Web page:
The more I looked at the story, however, the more fundamental, and more bothersome, the problems became.  I didn’t like the conflict in the second half of the story.  This connected to many aspects of the story that simply didn’t work so well.  I think I was in the midst of my initial reworking when inspiration hit me to begin writing Eyes of a Dragon, and given the problems I had with TFW, it wasn’t a hard decision to let it sit.  Don’t get me wrong – I liked what I wrote for TFW, or at least the way I wrote it.  I just don’t think what I wrote makes the best story.

I also like what I wrote for the next revision.

In a sudden fit of inspiration this week, I broke out the reworked story and reread what I’d written, only 36 pages of it so far.  I’m very pleased with it.  I show a lot more of what I simply told in the last version and I like the characters’ actions and reactions so far.  It’s a strong opening, and with the brainstorming I did in recent weeks to clean up the major issues I had with the first version, I’m feeling optimistic about the progression of the story from here.

I’ve never really worked with different drafts of a story before.  I’ve tried to write Eyes of a Dragon six times over the years, but each time, I got to a point at which I realized it simply wasn’t working and started over, and as such, it didn’t really seem to me like they were different drafts of the story.  With The Fire Within, each of the first two drafts I’ve written so far have worked on their own, but each time, it’s been improved upon.  And I’m hopeful that this draft will be the final one.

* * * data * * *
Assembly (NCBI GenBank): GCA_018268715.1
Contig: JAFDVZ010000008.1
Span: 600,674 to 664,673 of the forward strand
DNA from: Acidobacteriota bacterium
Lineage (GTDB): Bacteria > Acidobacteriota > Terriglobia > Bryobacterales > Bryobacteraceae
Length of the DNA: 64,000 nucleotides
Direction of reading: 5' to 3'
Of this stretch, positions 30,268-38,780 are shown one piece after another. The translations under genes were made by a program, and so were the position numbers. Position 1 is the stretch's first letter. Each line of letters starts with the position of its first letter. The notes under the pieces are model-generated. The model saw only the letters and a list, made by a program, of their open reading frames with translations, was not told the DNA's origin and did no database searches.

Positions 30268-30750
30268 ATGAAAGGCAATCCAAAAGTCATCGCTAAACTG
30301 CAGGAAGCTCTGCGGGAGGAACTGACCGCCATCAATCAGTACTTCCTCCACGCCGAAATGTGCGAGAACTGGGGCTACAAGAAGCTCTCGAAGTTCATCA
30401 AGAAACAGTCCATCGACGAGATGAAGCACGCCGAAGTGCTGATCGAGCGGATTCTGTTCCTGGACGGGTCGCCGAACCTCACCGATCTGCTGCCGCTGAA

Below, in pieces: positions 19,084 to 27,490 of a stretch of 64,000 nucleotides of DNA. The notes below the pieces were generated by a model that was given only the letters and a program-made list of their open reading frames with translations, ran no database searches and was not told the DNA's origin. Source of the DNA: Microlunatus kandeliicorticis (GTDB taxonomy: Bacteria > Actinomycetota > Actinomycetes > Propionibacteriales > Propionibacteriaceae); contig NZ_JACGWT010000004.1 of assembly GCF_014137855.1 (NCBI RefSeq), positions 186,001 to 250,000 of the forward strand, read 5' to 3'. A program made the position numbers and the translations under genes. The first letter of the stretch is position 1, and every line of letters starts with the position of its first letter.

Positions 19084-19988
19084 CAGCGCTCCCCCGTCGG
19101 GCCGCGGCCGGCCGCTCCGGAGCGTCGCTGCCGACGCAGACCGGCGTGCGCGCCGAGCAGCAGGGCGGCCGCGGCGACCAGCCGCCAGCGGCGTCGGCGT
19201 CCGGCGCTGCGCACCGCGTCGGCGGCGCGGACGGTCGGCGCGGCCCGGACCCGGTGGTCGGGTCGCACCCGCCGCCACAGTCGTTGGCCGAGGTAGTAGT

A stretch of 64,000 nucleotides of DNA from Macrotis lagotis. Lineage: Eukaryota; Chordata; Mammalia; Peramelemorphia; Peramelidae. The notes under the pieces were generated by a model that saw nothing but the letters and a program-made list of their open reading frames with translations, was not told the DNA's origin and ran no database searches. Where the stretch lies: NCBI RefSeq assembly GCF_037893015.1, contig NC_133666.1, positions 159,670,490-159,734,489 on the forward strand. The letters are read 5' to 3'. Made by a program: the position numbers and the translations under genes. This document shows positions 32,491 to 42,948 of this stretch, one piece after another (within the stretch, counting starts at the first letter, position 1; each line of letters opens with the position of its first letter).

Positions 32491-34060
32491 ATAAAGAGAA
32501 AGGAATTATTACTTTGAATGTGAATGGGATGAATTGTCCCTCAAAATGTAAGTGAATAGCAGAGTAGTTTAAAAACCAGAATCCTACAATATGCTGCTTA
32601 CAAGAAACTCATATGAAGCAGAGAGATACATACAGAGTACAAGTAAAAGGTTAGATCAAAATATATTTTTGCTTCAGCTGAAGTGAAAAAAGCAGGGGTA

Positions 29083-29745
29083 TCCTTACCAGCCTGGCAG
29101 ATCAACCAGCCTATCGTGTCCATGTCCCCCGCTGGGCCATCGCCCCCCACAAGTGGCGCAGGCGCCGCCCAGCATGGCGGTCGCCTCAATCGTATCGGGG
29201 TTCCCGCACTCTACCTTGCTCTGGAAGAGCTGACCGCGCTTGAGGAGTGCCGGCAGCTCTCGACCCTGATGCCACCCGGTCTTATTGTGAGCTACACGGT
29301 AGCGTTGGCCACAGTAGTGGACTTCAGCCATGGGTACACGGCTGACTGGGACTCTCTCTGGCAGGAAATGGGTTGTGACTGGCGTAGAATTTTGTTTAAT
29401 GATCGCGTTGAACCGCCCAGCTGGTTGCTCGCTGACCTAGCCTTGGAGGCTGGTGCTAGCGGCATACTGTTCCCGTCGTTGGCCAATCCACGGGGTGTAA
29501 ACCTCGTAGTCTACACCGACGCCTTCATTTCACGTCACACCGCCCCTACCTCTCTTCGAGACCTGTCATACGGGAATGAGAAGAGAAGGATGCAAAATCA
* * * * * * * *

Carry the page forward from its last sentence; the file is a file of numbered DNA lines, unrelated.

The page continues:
Granted, being two weeks away from November, I don’t have a lot of time to work on this before my creative energies must be poured into Halcyon.  Still, if I have a solid foundation set before I start on that novel, hopefully I can get back into The Fire Within afterward, and continue at the heady pace set by NaNoWriMo.  I know both where the story’s going and what I need to improve on from the last revision.  I’m doing a bit more rewriting than I had thought I would, but I’m okay with that.  This is going to be the best TFW yet.

Incidentally, it occurs to me that I never actually mentioned here that I registered for NaNoWriMo this year.  With all the novels I have ready to write and especially with the resounding success with Aurius last year, there was no way I couldn’t, and I wouldn’t miss it for the world.  If you’re also going to be in on the madness, feel free to add my profile to your writing buddies list.  I always enjoy meeting new people, I’m just bad at it.

For those who don’t know NaNoWriMo, short for National Novel Writing Month, this is a challenge to write a 50,000-word novel in 30 days.  It encourages you to throw standards out the window and just write, something that I think all us writers, and those who don’t normally write, need.  Nothing is at stake here other than the ability to say you wrote a novel, which makes it both relaxed and hectic at once.  The results can be a jumbled mess, which can only be expected when you force-write so much in so little time – or it can be the best thing you’ve ever written.  The only way to find out is to write.